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Hollywood’s Last Days?

Some might be surprised to hear that some Blacks didn’t wait around a hundred years for Hollywood to act right when depicting Black life, or spend their careers begging for the segregated industry to give them Oscars. Things haven’t changed all that much since the times of D.W. Griffith. Though there might be a breakthrough from time to time, the typical role for Black, Latina, and Asian-American actresses is that of a prostitute or maid.

Still from “Ray Donovan.”

The men are thugs or addicts. One might say that things are worse. Griffith never depicted Black males as incestuous, which, according to novelist and essayist, Diane Johnson, writing in the Times, fascinates largely White audiences. Between the early 1905s, and 1952, an estimated 500    “Race Films,” meaning that they were produced and scripted by Black Americans ,were shown. Most of these films were lost, but some have been preserved and can be seen on BET, YouTube and Netflix.

In the late 1970s, producers Walter Cotton, Steve Cannon and I organized a group of young, gifted people to produce what I called a meta-soap opera entitled “Personal Problems,” we became part of the “Race Films” tradition. One of our actors, the late Jim Wright, even appeared in one of the final Race Films, W.D. Alexander’s “Souls of Sin,” which was produced in 1949. He linked us to Black film companies, Lincoln Motion Picture Company, the Micheaux Film Corporation, and the Colored Players Film Corporation among others.

First there was a radio versionof “Personal Problems,” broadcast on WBAI, followed by a video version. In addition to Wright, the principals were Vertamae Grosvenor, an author whose NPR  radio show was called “Horizons”; playwright Walter Cotton and Nina Simone’s brother, musician, Sam Waymon. The director was Bill Gunn (“Ganja and Hess”), whom Hollywood found “difficult.” The score was composed by Carman Moore, who has the distinction of having works premiered by the New York Philharmonic and the San Francisco Symphony a day apart. Robert Polidori, the cinematographer, and his crew shot the video on two SONY VO-4800 U-Matic 3/4 inch videocassette format portable video recorders. The video was shown on, among other places, KQED TV and WNYC TV in New York. After a flurry of showings elsewhere, 54 tapes were stored in a trunk in my attic for thirty-seven years.

Without the intervention of Jacob Perlin, who is owner of the Metrograph, an indie cineplex on Ludlow near Canal Street, this “meta-soap opera,” might have suffered the fate of other “Race Films.” Faded into oblivion. Jake showed a copy at BAM and was responsible for its showing at Lincoln Center in 2015.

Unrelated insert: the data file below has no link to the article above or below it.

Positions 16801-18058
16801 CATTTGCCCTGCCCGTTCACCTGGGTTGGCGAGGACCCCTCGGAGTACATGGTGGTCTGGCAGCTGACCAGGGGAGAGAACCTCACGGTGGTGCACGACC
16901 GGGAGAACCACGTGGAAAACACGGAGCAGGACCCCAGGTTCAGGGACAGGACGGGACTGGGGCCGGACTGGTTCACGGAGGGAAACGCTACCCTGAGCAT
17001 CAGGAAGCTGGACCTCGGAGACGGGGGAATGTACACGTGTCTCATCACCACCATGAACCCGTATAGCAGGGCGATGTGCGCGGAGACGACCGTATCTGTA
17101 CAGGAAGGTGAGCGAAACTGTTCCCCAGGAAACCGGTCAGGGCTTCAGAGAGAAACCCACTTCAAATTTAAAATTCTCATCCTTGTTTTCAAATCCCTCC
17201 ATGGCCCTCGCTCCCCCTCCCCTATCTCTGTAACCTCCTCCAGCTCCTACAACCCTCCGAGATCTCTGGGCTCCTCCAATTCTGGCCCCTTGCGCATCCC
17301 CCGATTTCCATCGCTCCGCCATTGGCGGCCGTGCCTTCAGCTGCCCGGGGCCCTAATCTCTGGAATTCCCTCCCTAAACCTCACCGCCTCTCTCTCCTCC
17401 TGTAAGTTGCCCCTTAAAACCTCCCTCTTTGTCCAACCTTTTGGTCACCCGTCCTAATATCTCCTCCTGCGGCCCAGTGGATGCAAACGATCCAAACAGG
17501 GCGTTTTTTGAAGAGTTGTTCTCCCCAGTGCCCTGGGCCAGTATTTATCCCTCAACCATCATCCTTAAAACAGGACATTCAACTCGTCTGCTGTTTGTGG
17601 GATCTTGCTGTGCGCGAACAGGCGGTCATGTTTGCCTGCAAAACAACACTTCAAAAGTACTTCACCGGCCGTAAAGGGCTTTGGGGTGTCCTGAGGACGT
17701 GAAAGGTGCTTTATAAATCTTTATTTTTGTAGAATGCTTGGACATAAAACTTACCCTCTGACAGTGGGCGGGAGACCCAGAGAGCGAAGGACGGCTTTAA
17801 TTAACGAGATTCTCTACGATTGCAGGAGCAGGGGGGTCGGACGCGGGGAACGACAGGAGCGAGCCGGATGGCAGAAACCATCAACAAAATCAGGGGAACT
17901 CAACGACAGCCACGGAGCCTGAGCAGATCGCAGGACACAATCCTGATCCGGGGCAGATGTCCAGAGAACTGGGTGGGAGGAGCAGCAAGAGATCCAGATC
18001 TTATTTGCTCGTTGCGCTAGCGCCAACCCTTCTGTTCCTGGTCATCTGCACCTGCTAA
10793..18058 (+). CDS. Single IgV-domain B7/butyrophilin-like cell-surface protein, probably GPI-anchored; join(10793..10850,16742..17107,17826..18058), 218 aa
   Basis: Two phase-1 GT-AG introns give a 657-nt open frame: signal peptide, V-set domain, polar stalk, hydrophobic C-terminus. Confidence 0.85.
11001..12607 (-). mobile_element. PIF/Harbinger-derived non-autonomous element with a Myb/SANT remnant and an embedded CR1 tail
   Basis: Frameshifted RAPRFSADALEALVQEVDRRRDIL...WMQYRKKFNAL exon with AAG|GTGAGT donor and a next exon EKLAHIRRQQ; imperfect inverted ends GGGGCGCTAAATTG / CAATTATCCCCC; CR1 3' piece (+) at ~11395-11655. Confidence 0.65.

Kino Lorber, Inc. restored the meta-soap opera using technology that wasn’t available in the early 1980s. After thirty- five years or so I am now able to hear the speeches of the characters in a couple of scenes.

It saddens me that Vertamae Grosvenor, Jim Wright, Walter Cotton and Bill Gunn didn’t live to see reviewers praise their idealistic effort because the restored version has received praise. It’s been called “a major discovery,” Art Forum calls it “a startling, totally idiosyncratic work of art.” *

I asked one of the project’s survivors, Robert Polidori, who later became a photographer for The New Yorker magazine and was selected to photograph the restoration of the Château de Versailles, what kind of equipment he would use today. I looked up some of the cameras he cited. I discovered that you can rent cameras that cost nearly $100,000 for under $1000 per day.The amount  of money that we spent on the original “Personal Problems” wouldn’t buy a red carpet gown.

The “Race Films” vanished because their producers lacked financing. There were also problems with distribution. That’s no longer an excuse. We’ve come to a juncture in film history where Black, Native-Americans, Hispanics and Asian Americans no longer have to rely upon others to define them. As more players are able to tell their stories, from the inside, Hollywood will become like a jeweled dinosaur, unaware that a meteor is about to hit.

Ishmael Reed is Distinguished Professor at the California College of the Arts. His latest novel is “Conjugating Hindi”

*Forthcoming dates for showings of “Personal Problems”

Cleveland Cinematheque,  Cleveland,Ohio, June 10,2018

UCLA/Melnitz Movies,  Los Angeles,California, June 8,2018

Museum of Fine Arts , Boston, Mass. June, 1,6,8,13,14

If you wish to book Personal Problems in your city contact KinoLorber.com

 

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Ishmael Reed is the author of The Complete Muhammad Ali.

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